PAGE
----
We are not, as we must not be, guided by our views of whether the Boy Scouts' teachings with respect to homosexual conduct are right or wrong; public or judicial disapproval of a tenet of an organization's expression does not justify the State's effort to compel the organization to accept members where such acceptance would derogate from the organization's expressive message. While the law is free to promote all sorts of conduct in place of harmful behavior, it is not free to interfere with speech for no better reason than promoting an approved message or discouraging a disfavored one, however enlightened either purpose may strike the government.[13]

Dissenting opinion[edit]

Justice Stevens wrote a dissent in which Justices Souter, Ginsburg, and Breyer joined.[14] He observed that "every state law prohibiting discrimination is designed to replace prejudice with principle."[15] Justice Brandeis had observed in New State Ice Company v. Liebman that it "is one of the happy incidents of the federal system that a single courageous State may, if its citizens choose, serve as a laboratory; and try novel social and economic experiments without risk to the rest of the country."[15] In Stevens' opinion, the Court's decision interfered with New Jersey's experiment.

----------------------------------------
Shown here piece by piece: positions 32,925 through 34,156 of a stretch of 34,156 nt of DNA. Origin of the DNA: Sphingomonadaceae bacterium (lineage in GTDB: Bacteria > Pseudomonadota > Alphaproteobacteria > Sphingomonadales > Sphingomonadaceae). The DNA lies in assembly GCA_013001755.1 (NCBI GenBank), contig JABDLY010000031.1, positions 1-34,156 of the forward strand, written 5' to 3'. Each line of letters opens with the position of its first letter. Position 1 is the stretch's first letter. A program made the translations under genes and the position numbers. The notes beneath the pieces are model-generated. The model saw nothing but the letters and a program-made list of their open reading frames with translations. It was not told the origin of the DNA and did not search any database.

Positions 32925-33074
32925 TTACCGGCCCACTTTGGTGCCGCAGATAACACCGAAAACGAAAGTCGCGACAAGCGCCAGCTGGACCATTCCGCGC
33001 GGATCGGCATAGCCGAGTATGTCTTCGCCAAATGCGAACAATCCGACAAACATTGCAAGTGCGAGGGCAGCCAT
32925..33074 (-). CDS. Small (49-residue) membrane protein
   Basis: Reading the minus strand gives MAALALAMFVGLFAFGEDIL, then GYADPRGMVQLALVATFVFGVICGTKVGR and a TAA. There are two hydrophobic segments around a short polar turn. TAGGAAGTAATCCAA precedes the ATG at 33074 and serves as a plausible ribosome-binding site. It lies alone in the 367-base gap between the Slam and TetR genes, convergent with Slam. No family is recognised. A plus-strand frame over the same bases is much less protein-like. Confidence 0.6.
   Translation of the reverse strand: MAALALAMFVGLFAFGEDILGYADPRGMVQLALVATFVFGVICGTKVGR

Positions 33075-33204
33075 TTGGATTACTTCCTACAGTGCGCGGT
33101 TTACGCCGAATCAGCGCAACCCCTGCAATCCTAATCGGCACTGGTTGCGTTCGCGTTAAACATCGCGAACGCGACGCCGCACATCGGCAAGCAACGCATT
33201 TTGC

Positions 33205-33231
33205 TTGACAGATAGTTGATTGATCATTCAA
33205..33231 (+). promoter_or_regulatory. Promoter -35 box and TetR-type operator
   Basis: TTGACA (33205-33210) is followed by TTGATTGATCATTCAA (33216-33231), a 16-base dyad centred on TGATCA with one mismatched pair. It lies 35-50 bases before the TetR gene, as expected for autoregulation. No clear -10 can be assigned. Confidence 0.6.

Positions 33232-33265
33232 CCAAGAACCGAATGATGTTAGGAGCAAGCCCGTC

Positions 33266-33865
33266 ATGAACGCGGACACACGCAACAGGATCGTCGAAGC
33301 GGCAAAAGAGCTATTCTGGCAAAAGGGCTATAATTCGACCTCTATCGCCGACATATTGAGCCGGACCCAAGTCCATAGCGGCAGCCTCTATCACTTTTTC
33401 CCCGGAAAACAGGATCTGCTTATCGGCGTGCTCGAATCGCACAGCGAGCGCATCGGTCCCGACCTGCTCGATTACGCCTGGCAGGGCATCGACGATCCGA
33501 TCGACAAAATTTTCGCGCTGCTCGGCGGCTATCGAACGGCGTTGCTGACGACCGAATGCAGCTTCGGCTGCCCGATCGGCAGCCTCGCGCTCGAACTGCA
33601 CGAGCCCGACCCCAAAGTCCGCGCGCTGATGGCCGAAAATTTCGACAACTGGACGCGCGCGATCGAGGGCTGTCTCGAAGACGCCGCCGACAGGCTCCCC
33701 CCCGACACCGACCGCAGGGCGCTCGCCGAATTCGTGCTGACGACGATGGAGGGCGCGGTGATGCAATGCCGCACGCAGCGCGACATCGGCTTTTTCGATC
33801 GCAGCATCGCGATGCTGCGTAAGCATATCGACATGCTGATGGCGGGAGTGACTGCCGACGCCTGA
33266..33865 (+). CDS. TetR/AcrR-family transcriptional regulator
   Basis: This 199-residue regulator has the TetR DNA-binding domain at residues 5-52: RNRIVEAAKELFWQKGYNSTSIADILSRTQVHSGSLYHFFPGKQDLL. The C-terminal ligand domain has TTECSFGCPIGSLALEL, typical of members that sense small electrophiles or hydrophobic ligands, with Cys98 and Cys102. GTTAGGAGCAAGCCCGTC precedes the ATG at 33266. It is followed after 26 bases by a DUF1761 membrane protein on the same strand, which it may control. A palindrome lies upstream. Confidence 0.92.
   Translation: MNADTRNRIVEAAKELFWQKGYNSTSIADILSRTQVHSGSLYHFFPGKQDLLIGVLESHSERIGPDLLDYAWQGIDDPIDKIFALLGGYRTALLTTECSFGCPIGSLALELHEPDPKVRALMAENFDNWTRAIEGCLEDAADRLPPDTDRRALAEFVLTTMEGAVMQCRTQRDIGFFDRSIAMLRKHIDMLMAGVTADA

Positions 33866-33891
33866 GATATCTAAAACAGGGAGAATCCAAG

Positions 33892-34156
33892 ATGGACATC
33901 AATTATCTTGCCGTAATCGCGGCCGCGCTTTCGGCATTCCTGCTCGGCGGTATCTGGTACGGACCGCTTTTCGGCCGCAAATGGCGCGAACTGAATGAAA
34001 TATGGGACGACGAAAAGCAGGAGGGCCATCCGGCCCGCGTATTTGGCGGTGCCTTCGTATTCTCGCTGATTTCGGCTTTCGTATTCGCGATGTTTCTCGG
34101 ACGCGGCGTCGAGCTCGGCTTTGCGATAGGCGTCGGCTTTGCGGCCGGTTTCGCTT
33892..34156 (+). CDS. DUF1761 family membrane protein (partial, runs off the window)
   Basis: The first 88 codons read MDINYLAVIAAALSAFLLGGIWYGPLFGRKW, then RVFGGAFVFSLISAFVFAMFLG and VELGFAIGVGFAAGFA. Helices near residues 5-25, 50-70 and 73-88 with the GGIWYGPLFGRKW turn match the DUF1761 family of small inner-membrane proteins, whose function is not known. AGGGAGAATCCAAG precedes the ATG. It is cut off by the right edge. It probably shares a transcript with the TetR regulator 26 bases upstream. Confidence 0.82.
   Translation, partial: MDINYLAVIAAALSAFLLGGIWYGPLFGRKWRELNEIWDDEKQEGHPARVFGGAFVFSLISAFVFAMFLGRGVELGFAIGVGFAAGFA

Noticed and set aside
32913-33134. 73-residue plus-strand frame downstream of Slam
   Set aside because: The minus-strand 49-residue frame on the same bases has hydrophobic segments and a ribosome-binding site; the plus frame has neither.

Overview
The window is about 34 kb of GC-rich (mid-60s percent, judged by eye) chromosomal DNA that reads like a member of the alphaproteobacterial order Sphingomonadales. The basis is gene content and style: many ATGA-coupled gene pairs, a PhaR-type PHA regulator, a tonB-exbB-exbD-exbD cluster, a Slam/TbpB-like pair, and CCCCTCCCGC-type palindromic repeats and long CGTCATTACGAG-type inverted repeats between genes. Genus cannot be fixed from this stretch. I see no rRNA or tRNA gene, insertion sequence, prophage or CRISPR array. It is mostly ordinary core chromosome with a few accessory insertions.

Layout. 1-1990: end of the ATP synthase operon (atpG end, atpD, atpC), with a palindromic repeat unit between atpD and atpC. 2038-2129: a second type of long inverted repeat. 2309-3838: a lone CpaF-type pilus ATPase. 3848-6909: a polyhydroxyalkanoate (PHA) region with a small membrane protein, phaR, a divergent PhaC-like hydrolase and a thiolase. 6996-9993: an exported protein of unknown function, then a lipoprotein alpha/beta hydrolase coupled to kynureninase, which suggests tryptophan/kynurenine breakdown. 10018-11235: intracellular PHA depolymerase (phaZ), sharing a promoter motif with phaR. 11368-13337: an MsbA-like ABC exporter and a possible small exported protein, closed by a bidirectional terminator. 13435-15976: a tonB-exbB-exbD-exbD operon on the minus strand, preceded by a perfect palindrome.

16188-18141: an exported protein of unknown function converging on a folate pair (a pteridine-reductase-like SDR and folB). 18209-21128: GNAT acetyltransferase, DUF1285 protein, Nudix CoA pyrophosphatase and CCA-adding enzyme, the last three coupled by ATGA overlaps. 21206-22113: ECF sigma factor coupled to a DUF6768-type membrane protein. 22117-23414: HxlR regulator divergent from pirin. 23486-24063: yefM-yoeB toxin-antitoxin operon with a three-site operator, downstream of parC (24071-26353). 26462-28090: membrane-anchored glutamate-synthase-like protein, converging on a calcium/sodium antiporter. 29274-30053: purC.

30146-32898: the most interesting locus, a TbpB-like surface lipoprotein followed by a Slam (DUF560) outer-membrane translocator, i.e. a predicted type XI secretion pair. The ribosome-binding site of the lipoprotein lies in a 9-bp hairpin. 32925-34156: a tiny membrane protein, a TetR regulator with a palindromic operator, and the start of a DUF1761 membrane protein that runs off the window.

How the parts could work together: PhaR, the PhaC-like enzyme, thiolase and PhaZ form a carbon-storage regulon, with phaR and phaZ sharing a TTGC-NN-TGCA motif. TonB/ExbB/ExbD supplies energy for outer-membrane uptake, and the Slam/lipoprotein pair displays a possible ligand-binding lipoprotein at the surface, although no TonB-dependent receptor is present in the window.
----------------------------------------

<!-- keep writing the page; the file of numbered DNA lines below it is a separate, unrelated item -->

Stevens' first point was that the Boy Scouts' ban on gay members did not follow from its founding principles. The Boy Scouts sought to instill "values" in young people, "to prepare them to make ethical choices over their lifetime in achieving their full potential."[16] The Scout Oath and the Scout Law, which set forth the Scouts' central tenets, assist in this goal. One of these tenets is that a Scout is "morally straight." Another is that a Scout is "clean." As these terms were defined in the Scout Handbook, Stevens said, "it is plain as the light of day that neither one of these principles—'morally straight' and 'clean'—says the slightest thing about homosexuality. Indeed, neither term in the Boy Scouts' Law and Oath expresses any position whatsoever on sexual matters."[17]